E-scooter riders more likely to be seriously injured than cyclists, study shows

E-scooter riders involved in crashes are more likely than cyclists to sustain serious injuries, researchers have found.

They are also more likely to be young men riding without helmets – and either drunk or on drugs, they said

Three out of five e-scooter users admitted to a hospital following a crash found themselves in a major trauma ward in England and Wales in 2021.

This compared to around one in two cyclists, the study published in the online journal Injury Prevention yesterday found.

Almost twice the number of e-scooter riders had severe head injuries, with 37 out of the 41 admitted e-scooterists experiencing such trauma.

Four in 10 e-scooter riders also suffered some form of leg and arm injury compared to just shy of three in 10 bike riders.

Researchers chalked this up to how just 7% of injured e-scooter users wore helmets (versus 45%) and were three times more likely to be drunk or on drugs (26% versus 7%).

Yet researchers found that those riding bikes scored higher on serious chest injuries (32.5% versus 17%).

The Queen Mary University of London investigators looked at trauma ward admission records compiled by the Trauma Audit and Research Network.

Researchers combed through the audit on trauma care in England and Wales following rental trials in 57 UK locations across 2021.

They said this was the first nationwide study to look at the different injury patterns between the two groups.

In 2021, 293 e-scooter riders and 2,583 cyclists were admitted to hospital after a road accident.

Generally, cyclists were nine times more likely to experience an accident than e-scooter riders.

But study author Christopher Aylwin stresses that there are at least nine times more bikers in the UK than there are e-scooter users.

Injured riders, whether it be on a bike or an e-scooters, tended to be male. Though, injured people on e-scooter were usually younger, with an average of 35 compared to 50 for cyclists.

People dying as a result of crashes was low regardless of what they were riding, with only 3% of cyclists admitted to trauma wards dying of their injuries compared to 2% of e-scooter users.

Aylwin concluded: ‘E-scooters are an emerging mode of transport in the UK, and full characterisation of rates and types of injury will require ongoing study.

‘However, these preliminary results indicate that e-scooter use may result in a higher relative rate of hospital admission due to significant trauma than bicycles and, in particular, higher rates of severe head injury.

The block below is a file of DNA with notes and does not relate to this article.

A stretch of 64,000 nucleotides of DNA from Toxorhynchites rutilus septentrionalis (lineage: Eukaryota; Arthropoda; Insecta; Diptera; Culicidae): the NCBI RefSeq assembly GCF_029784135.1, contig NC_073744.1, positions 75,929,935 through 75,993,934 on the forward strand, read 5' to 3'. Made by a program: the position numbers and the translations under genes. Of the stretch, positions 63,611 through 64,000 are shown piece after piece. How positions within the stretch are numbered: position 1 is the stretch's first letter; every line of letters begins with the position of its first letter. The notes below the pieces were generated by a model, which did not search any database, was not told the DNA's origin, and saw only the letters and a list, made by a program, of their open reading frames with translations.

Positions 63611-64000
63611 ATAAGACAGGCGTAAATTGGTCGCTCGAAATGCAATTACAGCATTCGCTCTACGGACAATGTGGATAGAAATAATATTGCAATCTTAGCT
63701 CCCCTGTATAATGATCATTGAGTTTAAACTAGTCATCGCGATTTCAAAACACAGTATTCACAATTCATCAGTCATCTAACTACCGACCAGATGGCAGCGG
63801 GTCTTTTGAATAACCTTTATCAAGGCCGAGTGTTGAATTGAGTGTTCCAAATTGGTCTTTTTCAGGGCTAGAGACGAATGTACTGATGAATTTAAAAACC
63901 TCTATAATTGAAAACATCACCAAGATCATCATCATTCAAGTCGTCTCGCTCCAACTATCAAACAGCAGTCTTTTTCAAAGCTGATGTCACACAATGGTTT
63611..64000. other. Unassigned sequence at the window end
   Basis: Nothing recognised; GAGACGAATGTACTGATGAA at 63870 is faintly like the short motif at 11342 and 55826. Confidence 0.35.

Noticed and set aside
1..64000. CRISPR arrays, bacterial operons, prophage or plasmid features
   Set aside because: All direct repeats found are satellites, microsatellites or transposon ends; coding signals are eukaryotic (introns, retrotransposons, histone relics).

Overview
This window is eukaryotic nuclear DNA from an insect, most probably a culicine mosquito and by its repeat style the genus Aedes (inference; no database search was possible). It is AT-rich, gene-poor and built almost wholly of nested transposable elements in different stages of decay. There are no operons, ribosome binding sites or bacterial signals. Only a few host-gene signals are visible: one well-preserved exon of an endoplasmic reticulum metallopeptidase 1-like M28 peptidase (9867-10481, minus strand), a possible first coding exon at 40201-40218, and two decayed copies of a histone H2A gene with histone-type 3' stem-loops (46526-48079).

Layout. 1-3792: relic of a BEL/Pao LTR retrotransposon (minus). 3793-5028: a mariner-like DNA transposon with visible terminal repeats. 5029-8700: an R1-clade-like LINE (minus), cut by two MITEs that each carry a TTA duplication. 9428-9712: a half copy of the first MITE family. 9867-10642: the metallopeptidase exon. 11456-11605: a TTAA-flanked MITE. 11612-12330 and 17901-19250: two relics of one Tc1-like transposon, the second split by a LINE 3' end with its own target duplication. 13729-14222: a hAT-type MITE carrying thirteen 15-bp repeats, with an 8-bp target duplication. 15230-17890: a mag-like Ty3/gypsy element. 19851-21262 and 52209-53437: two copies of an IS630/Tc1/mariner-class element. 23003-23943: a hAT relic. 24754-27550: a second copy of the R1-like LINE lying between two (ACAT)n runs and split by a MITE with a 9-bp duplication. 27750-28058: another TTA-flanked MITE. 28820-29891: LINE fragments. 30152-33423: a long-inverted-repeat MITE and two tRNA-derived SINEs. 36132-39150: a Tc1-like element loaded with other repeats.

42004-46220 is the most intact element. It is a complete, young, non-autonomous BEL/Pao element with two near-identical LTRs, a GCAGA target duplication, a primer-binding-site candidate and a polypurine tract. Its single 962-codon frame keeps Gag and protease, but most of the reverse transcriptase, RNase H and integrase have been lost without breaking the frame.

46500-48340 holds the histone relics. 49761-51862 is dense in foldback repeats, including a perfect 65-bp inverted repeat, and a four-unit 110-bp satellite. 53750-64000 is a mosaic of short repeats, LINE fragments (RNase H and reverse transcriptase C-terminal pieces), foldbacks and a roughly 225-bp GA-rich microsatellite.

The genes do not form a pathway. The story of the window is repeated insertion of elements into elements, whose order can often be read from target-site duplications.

‘As the number of e-scooter trips taken continues to grow, further legislation and tighter regulation of e-scooter rental are required to reduce the already significant burden of injury associated with this mode of transport.’

Department for Transport figures show 11 e-scooter riders were killed and another 347 were seriously injured during the 12 months to the end of June 2022.

E-mobility devices have surged in popularity in recent years, raising safety concerns as policy officials figure out how best to make them a part of daily life.

In the UK, people can only ride an e-scooter it’s along private land or from a government hire scheme.

But dozens of cities and towns have slowly embraced e-scooters, with officials extending a trial of them being on public roads until May 2024.

Though safety worries are still lingering, with some local authorities stopping the trial scheme short altogether after a pensioner was ‘seriously injured’ in a crash.

E-scooter companies such as Bird have responded by capping the maximum speed riders can go and introducing patrollers to catch and rulebreakers.

Last year, a coalition of nine transport organisations called on the government to speed up plans to count e-scooters as a new class of light electric vehicles.

They argued that legislating e-scooters would ensure the vehicles’ safety standards are up to scratch.

Transport campaigners say electric-powered bikes, scooters and even skateboards could replace gas-guzzling cars for short journeys.

They take up next to no street space for parking and are affordable, they say, adding that the vehicles plug the gap in public transit systems for journeys that are too far to walk but too close to board a bus or train.

Though researchers have said that, while e-scooters tend to be emission-free, how they’re made and popped into place isn’t always.

Disability activists stress work needs to be done to ensure e-scooters are visible and audible enough that blind and partially sighted people can detect them as they zip down streets.

The sight of e-scooters being discarded along footpaths, being that they tend to be dockless, also poses challenges for wheelchair users.

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